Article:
D: fileFile = 
D: Switching to part: 3
D: fileFile = 
D: Switching to part: 4
D: fileFile = 
D: Switching to part: 10
D: fileFile = 
D: Switched to package: (null)
* Package: cdplayer
File List Check: cdplayer-1.0-1
D: ADDING: /usr/doc/cdplayer-1.0-1
D: ADDING: /usr/doc/cdplayer-1.0-1/README
D: ADDING: /usr/local/bin/cdp
D: ADDING: /usr/local/bin/cdplay
D: ADDING: /usr/local/man/man1/cdp.1
D: md5(/usr/doc/cdplayer-1.0-1/README) = 2c149b2fb1a4d65418131a19b242601c
D: md5(/usr/local/bin/cdp) = 0f2a7a2f81812c75fd01c52f456798d6
D: md5(/usr/local/bin/cdplay) = d41d8cd98f00b204e9800998ecf8427e
D: md5(/usr/local/man/man1/cdp.1) = b32cc867ae50e2bdfa4d6780b084adfa
Finding dependencies...
D: Adding require: libncurses.so.2.0
D: Adding require: libc.so.5
Requires (2): libc.so.5 libncurses.so.2.0
# 
          

Looking at this more verbose output, it's easy to see there's a great deal going on. Some of it is not directly pertinent to checking the %files list, however. For example, the output extending from the first line, to the line reading * Package: cdplayer, reflects processing that takes place during actual package building, and can be ignored.

Following that section is the actual %files list check. In this section, every file named in the %files list is checked to make sure it exists. The phrase, ADDING:, again reflects RPM's package building roots. When using the -bl option, however, RPM is simply making sure the files exist on the build system. If the --timecheck option (described a bit later, on the section called --timecheck <secs> — Print a warning if files to be packaged are over <secs> old) is present, the checks required by that option are performed here, as well.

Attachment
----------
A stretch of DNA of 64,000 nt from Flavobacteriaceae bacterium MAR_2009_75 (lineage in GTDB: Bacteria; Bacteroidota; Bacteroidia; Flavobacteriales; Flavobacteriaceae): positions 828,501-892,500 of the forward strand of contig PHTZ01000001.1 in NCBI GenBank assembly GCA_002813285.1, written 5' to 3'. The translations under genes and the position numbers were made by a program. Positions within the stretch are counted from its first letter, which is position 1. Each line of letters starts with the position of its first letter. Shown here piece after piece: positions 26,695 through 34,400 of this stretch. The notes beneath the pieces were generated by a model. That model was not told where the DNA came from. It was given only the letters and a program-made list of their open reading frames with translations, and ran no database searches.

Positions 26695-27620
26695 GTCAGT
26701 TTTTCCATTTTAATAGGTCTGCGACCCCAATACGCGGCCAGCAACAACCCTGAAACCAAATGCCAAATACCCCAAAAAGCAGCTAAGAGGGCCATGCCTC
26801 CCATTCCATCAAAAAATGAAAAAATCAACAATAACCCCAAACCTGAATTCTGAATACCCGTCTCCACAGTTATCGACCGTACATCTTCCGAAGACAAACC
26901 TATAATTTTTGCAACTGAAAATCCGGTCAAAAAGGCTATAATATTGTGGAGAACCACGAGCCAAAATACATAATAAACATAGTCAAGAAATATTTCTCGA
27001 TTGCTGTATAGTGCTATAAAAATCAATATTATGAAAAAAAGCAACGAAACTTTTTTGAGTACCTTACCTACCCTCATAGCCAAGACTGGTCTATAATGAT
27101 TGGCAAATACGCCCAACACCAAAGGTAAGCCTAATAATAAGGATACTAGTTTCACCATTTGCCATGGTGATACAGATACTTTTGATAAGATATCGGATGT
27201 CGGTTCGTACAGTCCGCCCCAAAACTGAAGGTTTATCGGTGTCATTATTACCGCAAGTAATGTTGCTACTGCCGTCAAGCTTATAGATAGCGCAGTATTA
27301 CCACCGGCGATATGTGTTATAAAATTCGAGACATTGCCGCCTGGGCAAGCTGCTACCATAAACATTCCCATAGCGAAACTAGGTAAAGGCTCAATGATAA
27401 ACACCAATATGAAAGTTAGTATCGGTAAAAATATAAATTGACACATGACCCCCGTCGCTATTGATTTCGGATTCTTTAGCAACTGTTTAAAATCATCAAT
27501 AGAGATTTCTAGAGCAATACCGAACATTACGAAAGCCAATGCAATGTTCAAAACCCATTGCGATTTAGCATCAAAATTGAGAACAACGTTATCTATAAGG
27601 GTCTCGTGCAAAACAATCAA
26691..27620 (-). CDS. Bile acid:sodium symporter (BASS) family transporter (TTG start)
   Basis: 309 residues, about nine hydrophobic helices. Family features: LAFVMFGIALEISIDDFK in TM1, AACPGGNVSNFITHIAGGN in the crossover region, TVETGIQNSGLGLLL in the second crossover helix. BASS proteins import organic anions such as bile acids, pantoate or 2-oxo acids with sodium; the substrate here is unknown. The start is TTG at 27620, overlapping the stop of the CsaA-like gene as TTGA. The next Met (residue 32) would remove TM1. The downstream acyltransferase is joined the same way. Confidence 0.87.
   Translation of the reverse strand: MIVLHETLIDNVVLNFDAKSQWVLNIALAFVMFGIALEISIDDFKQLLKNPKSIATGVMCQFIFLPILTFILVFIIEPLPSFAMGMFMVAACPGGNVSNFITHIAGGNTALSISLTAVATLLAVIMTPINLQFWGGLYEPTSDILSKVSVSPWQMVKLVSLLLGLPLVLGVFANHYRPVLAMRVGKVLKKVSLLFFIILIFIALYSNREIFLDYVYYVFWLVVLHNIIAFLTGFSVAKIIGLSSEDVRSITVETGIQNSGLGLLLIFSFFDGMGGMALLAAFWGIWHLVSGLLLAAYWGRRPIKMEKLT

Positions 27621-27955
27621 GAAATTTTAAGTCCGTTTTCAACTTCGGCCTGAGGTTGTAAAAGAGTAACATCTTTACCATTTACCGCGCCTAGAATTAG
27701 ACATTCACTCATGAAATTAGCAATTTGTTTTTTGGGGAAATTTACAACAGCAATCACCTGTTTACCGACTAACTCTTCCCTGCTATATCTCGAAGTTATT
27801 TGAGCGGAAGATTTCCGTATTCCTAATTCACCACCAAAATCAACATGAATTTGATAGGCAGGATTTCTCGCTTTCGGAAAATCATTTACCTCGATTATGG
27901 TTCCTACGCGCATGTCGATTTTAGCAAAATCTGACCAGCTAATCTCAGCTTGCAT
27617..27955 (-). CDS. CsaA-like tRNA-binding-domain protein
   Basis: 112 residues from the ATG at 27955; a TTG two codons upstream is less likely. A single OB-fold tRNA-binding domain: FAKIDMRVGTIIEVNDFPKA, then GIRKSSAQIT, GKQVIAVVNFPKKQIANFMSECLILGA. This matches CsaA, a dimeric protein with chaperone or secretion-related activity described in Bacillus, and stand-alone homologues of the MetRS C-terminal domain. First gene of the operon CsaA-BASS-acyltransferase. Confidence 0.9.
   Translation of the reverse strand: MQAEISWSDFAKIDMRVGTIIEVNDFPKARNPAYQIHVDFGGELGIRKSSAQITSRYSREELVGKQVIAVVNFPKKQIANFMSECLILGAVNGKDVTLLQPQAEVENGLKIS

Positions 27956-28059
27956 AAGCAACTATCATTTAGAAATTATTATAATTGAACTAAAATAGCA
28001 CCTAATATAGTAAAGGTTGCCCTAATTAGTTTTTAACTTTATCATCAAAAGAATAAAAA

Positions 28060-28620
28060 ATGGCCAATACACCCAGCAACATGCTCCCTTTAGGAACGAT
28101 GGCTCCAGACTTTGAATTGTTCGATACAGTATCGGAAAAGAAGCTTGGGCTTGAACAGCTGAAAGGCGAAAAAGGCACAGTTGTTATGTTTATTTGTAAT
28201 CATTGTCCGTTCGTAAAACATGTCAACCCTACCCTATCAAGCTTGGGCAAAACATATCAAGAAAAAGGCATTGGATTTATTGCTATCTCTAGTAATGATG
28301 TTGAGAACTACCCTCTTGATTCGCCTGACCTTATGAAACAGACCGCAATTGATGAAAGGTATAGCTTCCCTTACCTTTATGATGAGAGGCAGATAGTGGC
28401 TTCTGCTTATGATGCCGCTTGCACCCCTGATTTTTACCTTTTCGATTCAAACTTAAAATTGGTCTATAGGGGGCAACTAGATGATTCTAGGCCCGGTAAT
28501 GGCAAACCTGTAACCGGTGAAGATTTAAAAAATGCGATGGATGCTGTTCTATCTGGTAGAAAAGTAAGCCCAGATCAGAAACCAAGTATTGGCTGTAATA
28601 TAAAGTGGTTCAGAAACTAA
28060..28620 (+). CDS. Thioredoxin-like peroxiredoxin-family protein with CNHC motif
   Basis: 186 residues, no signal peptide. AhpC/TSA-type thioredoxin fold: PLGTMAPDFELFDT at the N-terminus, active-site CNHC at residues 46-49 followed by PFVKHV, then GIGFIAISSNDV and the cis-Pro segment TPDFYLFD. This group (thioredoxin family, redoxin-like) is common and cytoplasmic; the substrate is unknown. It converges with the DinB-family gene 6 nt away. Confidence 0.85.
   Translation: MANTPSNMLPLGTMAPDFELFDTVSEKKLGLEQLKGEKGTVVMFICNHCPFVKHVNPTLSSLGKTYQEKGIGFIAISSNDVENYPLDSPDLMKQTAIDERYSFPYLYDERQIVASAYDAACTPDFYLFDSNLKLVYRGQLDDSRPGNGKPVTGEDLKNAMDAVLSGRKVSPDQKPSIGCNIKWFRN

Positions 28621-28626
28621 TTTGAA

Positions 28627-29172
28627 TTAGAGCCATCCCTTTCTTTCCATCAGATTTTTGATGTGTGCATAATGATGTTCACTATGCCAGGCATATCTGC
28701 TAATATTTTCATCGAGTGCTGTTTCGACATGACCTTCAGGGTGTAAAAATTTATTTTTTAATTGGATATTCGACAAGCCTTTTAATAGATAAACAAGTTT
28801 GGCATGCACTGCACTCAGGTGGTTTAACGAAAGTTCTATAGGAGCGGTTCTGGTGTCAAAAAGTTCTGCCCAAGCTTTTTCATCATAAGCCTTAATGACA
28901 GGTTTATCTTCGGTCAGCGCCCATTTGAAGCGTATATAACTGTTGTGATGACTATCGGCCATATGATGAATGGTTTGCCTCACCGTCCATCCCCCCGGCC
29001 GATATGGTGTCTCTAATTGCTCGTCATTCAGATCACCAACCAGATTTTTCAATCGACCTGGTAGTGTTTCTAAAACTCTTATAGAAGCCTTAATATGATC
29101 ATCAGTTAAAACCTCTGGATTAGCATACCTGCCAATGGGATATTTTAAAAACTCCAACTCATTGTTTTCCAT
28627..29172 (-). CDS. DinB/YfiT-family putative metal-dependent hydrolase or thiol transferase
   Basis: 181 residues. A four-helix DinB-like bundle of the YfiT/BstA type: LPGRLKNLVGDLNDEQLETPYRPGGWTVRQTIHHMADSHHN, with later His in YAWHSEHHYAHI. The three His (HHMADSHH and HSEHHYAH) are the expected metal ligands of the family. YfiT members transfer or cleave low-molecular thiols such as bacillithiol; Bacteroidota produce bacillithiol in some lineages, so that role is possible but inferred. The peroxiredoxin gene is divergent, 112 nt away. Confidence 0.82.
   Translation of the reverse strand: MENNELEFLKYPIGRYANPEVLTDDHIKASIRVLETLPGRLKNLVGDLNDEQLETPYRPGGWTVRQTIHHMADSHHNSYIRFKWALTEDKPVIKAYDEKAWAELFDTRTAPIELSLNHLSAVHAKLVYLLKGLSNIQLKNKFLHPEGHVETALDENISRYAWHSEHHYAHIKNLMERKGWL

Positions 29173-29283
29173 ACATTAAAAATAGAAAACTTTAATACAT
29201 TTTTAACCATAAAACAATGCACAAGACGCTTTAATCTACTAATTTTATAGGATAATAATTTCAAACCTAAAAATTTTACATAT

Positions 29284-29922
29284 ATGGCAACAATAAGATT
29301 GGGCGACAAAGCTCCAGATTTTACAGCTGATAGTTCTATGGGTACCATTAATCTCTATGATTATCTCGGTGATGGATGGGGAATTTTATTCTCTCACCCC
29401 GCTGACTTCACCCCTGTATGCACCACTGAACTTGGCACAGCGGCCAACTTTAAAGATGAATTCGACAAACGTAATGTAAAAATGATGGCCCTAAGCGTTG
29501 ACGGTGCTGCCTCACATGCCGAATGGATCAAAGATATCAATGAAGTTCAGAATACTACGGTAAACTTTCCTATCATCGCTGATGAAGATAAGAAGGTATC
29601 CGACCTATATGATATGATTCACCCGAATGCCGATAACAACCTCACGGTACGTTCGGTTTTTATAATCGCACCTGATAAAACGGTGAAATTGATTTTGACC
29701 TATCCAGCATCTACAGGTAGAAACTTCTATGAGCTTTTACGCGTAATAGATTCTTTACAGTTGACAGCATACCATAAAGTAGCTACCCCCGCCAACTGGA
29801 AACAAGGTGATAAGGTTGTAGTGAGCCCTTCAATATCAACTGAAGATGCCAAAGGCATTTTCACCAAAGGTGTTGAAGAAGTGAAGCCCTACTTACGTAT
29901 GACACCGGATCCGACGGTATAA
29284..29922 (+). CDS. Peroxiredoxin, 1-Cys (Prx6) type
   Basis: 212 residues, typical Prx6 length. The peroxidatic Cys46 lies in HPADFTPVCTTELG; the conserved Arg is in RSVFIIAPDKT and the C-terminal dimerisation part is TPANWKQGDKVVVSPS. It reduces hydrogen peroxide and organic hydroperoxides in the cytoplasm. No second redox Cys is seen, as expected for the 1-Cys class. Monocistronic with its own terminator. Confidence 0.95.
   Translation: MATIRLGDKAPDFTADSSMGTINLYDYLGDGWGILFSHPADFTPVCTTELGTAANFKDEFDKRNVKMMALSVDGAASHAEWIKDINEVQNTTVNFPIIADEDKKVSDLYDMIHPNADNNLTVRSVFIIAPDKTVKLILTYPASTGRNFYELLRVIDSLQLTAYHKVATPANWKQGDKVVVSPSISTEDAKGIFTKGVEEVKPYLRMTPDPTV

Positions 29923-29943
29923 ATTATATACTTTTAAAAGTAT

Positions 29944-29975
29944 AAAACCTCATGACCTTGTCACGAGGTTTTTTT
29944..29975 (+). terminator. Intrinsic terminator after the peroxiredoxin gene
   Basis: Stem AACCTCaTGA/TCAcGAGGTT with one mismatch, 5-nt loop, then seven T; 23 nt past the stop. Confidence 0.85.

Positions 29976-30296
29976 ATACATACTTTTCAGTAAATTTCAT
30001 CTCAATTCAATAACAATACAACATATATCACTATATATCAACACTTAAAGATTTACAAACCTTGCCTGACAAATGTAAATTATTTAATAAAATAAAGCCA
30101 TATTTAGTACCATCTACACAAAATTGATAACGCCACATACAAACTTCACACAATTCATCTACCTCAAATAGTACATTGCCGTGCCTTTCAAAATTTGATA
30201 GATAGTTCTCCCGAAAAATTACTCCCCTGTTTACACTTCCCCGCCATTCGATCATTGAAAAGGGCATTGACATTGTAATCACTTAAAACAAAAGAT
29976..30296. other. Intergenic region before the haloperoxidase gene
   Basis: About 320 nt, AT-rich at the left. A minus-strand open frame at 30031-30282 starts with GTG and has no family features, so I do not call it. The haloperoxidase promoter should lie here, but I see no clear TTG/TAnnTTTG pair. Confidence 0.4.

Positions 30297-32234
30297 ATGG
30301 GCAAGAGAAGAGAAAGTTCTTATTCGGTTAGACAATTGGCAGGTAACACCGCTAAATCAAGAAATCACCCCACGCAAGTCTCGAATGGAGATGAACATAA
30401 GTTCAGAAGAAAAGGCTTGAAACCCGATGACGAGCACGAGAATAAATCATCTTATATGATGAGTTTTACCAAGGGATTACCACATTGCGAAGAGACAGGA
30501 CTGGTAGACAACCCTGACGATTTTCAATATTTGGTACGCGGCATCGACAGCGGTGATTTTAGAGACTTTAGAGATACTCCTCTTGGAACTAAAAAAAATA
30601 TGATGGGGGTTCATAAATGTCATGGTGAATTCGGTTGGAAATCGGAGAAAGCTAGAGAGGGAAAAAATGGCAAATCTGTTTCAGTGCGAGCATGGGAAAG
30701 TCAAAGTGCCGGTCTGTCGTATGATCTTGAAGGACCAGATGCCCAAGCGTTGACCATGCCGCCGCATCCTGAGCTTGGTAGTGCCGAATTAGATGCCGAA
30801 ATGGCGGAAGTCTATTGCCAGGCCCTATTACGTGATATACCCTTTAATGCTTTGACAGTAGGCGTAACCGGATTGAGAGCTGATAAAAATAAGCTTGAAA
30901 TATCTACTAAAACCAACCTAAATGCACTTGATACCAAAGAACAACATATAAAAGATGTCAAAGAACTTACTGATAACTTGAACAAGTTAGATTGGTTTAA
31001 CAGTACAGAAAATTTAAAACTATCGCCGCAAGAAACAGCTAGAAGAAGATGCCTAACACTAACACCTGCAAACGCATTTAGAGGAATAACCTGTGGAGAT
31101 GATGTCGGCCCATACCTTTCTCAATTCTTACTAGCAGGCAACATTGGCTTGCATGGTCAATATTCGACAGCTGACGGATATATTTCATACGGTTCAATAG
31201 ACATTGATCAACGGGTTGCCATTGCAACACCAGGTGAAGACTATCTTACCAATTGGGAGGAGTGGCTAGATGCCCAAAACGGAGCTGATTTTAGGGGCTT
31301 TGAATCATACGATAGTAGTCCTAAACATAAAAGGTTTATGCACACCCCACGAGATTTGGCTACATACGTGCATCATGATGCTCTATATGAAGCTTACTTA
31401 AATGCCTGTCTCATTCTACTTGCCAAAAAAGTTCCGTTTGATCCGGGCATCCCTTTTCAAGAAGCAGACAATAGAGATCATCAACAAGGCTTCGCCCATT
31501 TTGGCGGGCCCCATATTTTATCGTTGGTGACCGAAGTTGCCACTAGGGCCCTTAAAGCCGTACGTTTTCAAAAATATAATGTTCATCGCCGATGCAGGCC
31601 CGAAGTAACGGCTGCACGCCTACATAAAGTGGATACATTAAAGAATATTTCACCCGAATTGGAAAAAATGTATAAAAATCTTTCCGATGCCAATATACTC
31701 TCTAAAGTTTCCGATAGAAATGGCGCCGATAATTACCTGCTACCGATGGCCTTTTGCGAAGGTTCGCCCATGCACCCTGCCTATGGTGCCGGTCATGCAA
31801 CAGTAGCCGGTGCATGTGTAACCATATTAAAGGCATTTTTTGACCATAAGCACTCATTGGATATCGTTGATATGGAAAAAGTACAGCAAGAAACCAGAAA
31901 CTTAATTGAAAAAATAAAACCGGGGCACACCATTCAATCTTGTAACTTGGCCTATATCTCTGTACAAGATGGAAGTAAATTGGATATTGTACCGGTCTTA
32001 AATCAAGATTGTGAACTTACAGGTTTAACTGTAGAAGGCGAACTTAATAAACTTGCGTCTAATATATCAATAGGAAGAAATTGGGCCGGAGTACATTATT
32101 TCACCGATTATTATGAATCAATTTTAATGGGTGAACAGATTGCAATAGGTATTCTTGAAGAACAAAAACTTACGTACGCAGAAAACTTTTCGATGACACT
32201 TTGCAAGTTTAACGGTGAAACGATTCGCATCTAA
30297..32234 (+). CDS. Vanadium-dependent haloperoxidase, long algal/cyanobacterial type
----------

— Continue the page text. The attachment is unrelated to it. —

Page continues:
After the list check, the MD5 checksums of each file are calculated and displayed. While this information is vital during actual package building, it is not used when using the -bl option.

Finally, RPM determines which shared libraries the listed files require. In this case, there are only two — libc.so.5, and libncurses.so.2.0. While not strictly a part of the list-checking process, displaying shared library dependencies can be quite helpful at this point. It can point out possible problems, such as assuming that the target systems have a certain library installed when, in fact, they do not.

So far, we've only seen what happens when the %files list is correct. Let's see what happens where the list has problems. In this example, we've added a bogus file to the package's %files list: